According to this invention we also provide apparatus for processing PAL colour television signals in pulse form, wherein the sampling rate is related to the colour subcarrier frequency by a ratio of small integers, the apparatus comprising means for providing simultaneously with a current sample a previous sample from a corresponding part of a preceding line for which the V-component of the chrominance signal has a relatively reversed phase, the said means being adapted to provide the previous sample which is prevailing at an instant which is separated in time from the maxima and minima of the U-component by an amount equal in amplitude but opposite in sense to the corresponding separation for the current sample.

Normally this will require samples to be taken symmetrically about the zero phase position of the U- component, and preferably sampling instants will occur at the 0 and/or positions relative to the U- component, i.e., at the maxima and/or minima of the U-component. In this case for successive current samples, the previous sample provided will be:

I. an integral multiple of n samples earlier an integral multiple of n samples plus two earlier an integral multiple of n samples plus four earlier an integral multiple of n samples plus six earlier and so on. The integral multiples of n are not necessarily the same for different steps even in the same cycle. The cycle will repeat after n steps, or n/Z if n is even.

The invention also provides a method of generating a PAL signal from an N.T.S.C. or SECAM signal, comprising sampling the N.T.S.C. or SECAM signal at a sampling rate which bears a ratio of small integers to the colour subcarrier frequency, the sampling instants being symmetrically disposed about the phase of the B-Y component, and re-ordering the samples to provide a signal of PAL form.

The invention will now be described in more detail, by way of example, with reference to the accompanying drawing, in which:

FIG. 1 illustrates the U and V-components of the chrominance signal of a PAL television signal on two adjacent lines;

FIGS. 2a 2d shows phase diagrams for the sampling of a PAL television signal at three different sampling rates; and

FIG. 3 is a block circuit diagram of one form of apparatus embodying the invention.

FIG. I shows the colour component waveforms U and V for two successive scanned lines in the field over which the luminance and chrominance values are substantially constant. The sampling times are shown as T,,, T T,, T,,, T,,,.,, T,,,.,, T for the first line with corresponding dashed symbols T, etc. for the second line. In the illustrated example n is taken to be 3. The samples at times T,, T, and T occur at the maxima of the U-component, and it can be seen that the amplitudes of the U and V components are similar for the pairs of samples taken at the following times:

Thus for the current sample constituting the second of each pair, the appropriate previous sample is the sample constituting the first of the same pair. It will be seen in each case that one of the samples is as much ahead of the position of the Ucomponent as the other sample is behind it.

lf n 4 or it is also possible to make the following pairs:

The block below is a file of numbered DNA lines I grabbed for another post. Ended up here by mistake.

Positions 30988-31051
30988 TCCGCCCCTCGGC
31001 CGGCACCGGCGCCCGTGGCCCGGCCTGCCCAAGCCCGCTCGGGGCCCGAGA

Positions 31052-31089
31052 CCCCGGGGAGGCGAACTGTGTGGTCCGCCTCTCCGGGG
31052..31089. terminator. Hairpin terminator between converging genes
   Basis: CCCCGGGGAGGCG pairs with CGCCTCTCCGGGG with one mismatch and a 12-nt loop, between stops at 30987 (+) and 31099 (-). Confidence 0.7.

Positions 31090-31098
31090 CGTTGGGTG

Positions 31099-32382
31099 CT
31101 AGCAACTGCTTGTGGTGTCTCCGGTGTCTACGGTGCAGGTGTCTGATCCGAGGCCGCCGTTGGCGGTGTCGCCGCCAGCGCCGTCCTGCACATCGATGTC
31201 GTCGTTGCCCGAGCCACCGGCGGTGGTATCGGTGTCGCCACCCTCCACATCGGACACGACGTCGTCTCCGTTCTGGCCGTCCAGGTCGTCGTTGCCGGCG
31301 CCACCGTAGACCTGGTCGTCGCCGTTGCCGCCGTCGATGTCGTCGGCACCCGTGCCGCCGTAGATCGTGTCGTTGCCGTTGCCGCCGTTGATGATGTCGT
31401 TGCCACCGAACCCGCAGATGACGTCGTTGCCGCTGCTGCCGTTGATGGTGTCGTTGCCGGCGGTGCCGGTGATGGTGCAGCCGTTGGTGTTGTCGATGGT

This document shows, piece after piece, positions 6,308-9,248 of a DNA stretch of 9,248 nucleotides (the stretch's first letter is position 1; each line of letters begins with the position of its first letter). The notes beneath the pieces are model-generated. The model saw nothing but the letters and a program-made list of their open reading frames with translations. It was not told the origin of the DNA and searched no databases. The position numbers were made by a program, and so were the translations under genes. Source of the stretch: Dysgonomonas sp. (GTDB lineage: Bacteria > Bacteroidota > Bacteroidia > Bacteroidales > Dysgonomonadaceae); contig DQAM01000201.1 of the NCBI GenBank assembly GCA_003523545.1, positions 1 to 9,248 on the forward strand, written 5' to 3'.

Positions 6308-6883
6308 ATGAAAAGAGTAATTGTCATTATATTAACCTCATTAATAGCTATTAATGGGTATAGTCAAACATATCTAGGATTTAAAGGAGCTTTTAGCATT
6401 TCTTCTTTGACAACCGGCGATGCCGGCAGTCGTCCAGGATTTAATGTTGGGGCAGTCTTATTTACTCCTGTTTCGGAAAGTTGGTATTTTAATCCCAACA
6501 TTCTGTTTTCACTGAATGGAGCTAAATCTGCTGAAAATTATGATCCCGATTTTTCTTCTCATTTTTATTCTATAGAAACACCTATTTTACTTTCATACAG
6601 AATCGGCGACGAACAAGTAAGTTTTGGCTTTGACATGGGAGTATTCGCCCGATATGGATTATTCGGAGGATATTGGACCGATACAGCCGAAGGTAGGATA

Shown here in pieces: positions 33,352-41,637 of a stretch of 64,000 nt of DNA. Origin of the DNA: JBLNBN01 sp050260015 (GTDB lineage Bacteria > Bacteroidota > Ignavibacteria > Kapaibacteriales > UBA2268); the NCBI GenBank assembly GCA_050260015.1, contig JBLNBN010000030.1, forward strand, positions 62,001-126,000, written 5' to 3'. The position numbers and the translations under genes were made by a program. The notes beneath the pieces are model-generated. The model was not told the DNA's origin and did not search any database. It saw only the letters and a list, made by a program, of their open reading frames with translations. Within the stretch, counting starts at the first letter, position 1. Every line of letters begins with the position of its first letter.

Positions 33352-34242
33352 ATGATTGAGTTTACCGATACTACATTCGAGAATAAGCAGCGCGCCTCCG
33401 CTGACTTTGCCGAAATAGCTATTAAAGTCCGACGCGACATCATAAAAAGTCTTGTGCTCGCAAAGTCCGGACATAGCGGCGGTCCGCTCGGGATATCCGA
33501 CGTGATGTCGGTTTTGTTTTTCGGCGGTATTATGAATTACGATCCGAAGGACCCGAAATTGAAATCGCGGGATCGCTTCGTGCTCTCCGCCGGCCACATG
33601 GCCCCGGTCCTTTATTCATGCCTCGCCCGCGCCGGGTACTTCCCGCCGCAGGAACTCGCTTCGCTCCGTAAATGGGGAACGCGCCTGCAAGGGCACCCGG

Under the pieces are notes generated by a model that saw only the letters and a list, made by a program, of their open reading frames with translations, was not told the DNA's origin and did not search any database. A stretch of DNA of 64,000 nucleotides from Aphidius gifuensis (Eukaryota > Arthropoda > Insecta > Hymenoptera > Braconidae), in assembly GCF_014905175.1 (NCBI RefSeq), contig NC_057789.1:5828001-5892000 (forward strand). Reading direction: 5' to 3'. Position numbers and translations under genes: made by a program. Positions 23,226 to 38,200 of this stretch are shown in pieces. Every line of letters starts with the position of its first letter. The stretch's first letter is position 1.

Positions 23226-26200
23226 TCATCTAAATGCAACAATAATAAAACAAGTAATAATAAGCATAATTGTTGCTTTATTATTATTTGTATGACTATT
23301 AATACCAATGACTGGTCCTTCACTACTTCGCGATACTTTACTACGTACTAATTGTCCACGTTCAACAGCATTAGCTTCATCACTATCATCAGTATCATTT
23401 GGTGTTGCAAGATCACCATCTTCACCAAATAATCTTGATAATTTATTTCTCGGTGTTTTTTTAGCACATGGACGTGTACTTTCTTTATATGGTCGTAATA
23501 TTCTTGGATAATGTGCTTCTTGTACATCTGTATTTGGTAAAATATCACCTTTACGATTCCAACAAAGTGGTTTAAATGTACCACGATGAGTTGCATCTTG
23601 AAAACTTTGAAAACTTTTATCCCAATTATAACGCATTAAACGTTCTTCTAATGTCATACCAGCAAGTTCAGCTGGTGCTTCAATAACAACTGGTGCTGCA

Further pairs can be derived for n 5.

In some cases it may be seen that a shorter distance between corresponding points in the picture will be obtained by changing the previous sample in the first line to one n samples earlier or later. For example, with n 3 it may be seen from FIG. 1 that samples at T,, T,, would provide an alternative to samples at T T,, and would be preferred since the shorter distance between the corresponding picture points would give a higher probability that the samples would be closely equal.

Thus the previous sample is not a constant number of samples ahead of the current sample, but successive samples are obtained in sequence which are the following number of samples ahead:

For n 3; N, N-l, N-2, N etc For n 4; N, N-2, N etc For n 5; N, N-3, N-l, N+l, N2, N etc In each case N is an integer divisible by n and the delay of exactly N samples is appropriate for samples taken at times T T,,'. N is chosen so that a delay of N samples is approximately equal to one line period.

The required phase relation of the sampling instants to the subcarrier phase is illustrated in FIG. 2. At (a) is shown the phase of the sampling instants for a sampling rate of three times the subcarrier frequency and for the general case, where there is no special phase relation between the subcarrier and sampling instants. The sampling instants on one line are shown in full lines and are referred to as T,,', T, and T The sampling instants for the preceding line will, on account of the reversal of the V-axis modulation, have been taken at the instants T, T, and T, shown in dashed lines. For the current line the phase of the colour burst signal is B and for the preceding line it is B. However, if the sampling instants are phased as shown at (b), that is they are distributed symmetrically above and below the U- axis, then the samples from the preceding line can be used as reference samples for the current line.

The system can be extended for use with a sampling rate which is n/m times the subcarrier frequency, where n and m are both small integers greater than l. The operation is essentially as described above, but the complete cycle of sample selection will extend over m times the subcarrier period instead of one period.

The required sampling phases for the ratios 5:2 and 8:3 are shown respectively at (c) and (d) in FIG. 2.

A signal sampled in this way has the property that there are a large number of samples nearby on the same line, or nearby lines and nearby fields, which are taken at the same instantaneous subcarrier phase as any given sample. One, or a combination of these (such as a weighted sum), can be used as a reference for differential encoding, or for partly differential encoding such as described in British Pat. Specification No. 1,289,015, or as a prediction for substitution to conceal probable errors such as described in British Patent application No. 3618/7], now British Pat. Specification No. [,3 I 3,832.